English 3H, Set 4
22 January 2013
Sometimes the truth has the ability to imprison one’s self; other times it can set one free. Either way, the truth is something that can decide one’s fate. Society often decides what is true and what is false; however, sometimes these truths are indeed a lie. In order to come to the realization that what was once perceived true is actually a lie, one must embark on a trek to discover the genuine truth. As evidenced by Ray Bradbury’s Fahrenheit 451, Arthur Miller’s play The Crucible, and Billy Collins’ poem “Introduction to Poetry”, it is one’s responsibility to seek his or her own truth and therefore control his or her own destiny.
Guy Montag lives in a society where the majority accepts a lie as the truth. Montag and others are taught to believe that books cause harm and desolation to the people around them, and should therefore be banned from society. After his wife Mildred’s attempted suicide, Montag realizes that although people in his society are alive, they are not truly living. He assumes that in the absence of books, his society has become completely absent of emotion and he yearns to discover why. Through this journey, Montag encounters an old English professor by the name of Faber who explains that it is not books that Montag desires, but the important qualities that they teach instead. He learns that books allow people to obtain information, express emotion, and think freely. After uncovering the truth, Montag then decides that it is his destiny to restore these necessary qualities, and bring life to a seemingly dead society.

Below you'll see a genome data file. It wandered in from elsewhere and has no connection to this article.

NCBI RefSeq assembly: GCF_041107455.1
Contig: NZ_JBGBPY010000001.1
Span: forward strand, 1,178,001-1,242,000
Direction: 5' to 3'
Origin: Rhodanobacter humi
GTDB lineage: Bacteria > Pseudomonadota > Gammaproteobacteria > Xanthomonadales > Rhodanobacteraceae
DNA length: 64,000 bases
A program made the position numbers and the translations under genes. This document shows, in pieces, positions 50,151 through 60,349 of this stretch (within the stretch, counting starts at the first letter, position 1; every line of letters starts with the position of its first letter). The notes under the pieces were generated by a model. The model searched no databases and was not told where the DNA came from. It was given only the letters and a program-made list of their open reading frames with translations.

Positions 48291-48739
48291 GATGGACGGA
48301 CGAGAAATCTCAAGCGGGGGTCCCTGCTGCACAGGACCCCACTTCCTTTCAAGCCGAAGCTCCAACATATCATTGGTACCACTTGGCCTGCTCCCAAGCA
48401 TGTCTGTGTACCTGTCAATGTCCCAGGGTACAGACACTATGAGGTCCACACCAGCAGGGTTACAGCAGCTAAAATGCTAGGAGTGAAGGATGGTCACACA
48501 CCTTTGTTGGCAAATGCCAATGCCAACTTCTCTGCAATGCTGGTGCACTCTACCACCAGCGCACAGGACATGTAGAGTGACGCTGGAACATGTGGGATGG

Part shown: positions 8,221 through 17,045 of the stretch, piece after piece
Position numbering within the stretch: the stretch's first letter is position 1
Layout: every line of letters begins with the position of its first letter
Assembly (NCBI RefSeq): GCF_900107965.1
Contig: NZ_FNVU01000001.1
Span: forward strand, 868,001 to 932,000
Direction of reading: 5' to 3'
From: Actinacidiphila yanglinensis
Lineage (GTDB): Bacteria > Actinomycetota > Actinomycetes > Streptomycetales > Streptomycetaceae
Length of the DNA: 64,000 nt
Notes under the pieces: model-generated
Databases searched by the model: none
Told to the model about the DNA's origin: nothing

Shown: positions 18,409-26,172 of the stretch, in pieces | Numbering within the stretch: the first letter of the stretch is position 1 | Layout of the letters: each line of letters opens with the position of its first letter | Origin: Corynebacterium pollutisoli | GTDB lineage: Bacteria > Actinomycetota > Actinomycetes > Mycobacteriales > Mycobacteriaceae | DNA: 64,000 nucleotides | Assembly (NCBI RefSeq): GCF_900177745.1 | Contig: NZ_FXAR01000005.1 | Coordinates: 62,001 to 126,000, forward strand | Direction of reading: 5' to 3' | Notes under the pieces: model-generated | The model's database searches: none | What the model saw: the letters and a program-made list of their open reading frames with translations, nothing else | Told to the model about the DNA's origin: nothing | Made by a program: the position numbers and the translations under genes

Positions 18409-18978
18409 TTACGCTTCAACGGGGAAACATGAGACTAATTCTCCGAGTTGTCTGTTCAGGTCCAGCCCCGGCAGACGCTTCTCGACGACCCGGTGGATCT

The idea of witchcraft has consumed the minds of the people in the town of Salem, and while some decide to fall victim to the mind control of society, others attempt to remain truthful to their moral beliefs. As the accusations of witchcraft escalate, some people in Salem fail to seek the courage that it takes to remain truthful. These people...
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